Scientists discover the secret to fishing cats’ hunting success

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When the famous enigmatic fishing cat hunts in deep water, it remains calm and still. At least, most of the time.

from Asia Prionailurus viverrinus roams swamps and marshes at night, looking for fish that could provide a nutritious meal. Depending on the depth of the water, the wild cat change their hunting strategy to maximize its energy gain, scientists report Dec. 24 Mammal.

The report offers “the first detailed insight into how the fishing cat hunts,” says co-author Tiasa Adhya, a Kolkata-based biologist. One of the foremost experts on the species, Adhya co-founded in 2010 The fishing cat project – the oldest fishing cat research and conservation project in the world.

Just over ten years ago, the fishing cat was among the least studied wild cats in the world. To raise awareness in local communities and gather data on the medium-sized cat, the project launched the Know Thy Neighbor initiative in 2016. More than 20 people living near three prime fishing cat habitats on the east coast of India, including Chilika, the largest brackish water lagoon in Asia – were trained to set up camera traps in their respective quarters.

Tiasa Adhya works in Chilika, a lagoon that is a prime habitat for fishing cats located on the east coast of India.Partha Dey

One of the volunteers, Subas Behera, is a fisherman who lives near Chilika in the village of Bhusandapur. Every evening, Behera would place a camera trap in a predetermined location and remove it the next morning to prevent theft or damage. He has, with great affection, named the female fishing cat recorded by his camera trap “Choti”, meaning small, after her short hind leg.

“A fishing cat thinks like a fisherman,” Behera says. “We’re both constantly thinking about where the fish are.”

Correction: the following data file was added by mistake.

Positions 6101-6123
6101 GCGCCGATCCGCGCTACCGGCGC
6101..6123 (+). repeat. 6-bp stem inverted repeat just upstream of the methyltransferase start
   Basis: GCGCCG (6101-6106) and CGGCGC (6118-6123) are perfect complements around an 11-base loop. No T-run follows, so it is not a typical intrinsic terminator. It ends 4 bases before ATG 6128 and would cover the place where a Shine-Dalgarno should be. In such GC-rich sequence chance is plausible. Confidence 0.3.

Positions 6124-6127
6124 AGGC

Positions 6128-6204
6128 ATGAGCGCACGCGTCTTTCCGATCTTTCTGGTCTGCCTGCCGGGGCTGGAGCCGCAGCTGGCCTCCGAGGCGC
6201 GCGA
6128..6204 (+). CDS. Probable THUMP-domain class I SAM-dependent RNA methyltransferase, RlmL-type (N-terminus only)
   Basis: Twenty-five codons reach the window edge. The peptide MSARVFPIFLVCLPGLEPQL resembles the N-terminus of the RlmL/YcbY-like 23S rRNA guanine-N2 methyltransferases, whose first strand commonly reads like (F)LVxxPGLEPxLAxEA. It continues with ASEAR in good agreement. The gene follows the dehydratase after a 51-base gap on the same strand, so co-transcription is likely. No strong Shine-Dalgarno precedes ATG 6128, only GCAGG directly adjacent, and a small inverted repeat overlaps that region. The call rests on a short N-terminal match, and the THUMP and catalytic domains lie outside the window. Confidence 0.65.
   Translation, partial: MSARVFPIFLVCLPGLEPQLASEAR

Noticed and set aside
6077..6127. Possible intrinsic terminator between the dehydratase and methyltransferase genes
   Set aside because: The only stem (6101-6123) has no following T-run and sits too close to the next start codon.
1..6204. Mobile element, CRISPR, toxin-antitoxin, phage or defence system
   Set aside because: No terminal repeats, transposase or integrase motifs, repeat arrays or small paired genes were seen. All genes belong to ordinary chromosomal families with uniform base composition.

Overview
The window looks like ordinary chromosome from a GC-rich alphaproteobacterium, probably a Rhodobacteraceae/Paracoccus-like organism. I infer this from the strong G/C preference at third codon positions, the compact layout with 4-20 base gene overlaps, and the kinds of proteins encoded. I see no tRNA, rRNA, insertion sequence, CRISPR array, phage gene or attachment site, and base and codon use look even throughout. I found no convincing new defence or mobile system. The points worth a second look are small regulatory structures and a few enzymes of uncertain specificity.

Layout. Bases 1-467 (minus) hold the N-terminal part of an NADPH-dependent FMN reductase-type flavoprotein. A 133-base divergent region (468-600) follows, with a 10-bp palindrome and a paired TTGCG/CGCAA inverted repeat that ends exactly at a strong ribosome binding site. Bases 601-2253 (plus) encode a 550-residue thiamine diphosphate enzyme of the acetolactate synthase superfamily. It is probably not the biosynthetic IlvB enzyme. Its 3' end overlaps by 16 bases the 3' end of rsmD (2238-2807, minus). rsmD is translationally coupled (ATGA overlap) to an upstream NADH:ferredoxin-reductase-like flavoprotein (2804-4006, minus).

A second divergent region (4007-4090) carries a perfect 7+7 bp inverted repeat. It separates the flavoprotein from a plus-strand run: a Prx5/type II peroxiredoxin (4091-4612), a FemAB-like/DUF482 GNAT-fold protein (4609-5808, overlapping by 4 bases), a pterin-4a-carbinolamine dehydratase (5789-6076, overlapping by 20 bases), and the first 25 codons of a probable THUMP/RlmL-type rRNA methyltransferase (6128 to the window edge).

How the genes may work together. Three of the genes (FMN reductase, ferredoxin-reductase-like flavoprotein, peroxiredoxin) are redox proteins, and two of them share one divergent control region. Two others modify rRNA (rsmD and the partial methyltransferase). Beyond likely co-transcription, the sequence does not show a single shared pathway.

Divyajyoti Ganguly, a master’s student in wildlife biology at the National Center for Biological Sciences in Bangalore and co-author of the study, analyzed 197 videos collected by the camera traps from 2016 to 2018.

In deep water – where much of a cat’s body is submerged – felines tend to wait patiently for the perfect opportunity to strike. They stood still almost 52% of the time and only jumped after prey 3.9% of the time, according to the videos.

This “sit and wait” approach helps fishing cats conserve energy while increasing the chances of successfully ambushing their prey. The fisherman cat “thinks hard before he jumps in,” says Adhya. “He has to optimize his [energy] Gain.”

When hunting in shallow water, fishing cats were more active, patrolling about 96% of the time and occasionally prancing through the water to flush out fish, Ganguly and Adhya found.

The idea “broadens and deepens our understanding of the semiaquatic nature of the fishing cat,” says wildlife ecologist Jim Sanderson, founder and director of the Small Wild Cat Conservation Foundation in Corrales, NM, who didn’t participated in the study.

Jaguars in Brazil have been spotted fishing (NS: 10/13/21). But fishing cats have real physical adaptations to a semi-aquatic lifestyle. Their partially retractable claws allow the felines to grab and hold fish, while their double-layered coats help them stay dry, as previous work has shown. The fishing cat is one of only two wild cats in the world with adaptations for being semi-aquatic, the other being the flat-headed cat (Prionailurus planiceps) from Southeast Asia.

Still, there’s more to learn about fishing cats, including how many there are in the world. To date, there have been no national counts in any of the 10 countries in which the feline is known. The cats face increasing threats from habitat loss and degradation, as well as human-animal conflict, which has led the International Union for Conservation of Nature to classify the species as vulnerable.

“Living on fish inevitably brings fishing cats into conflict with people who do the same thing,” says Sanderson. “That’s why fishing cat conservation means working with local people.”

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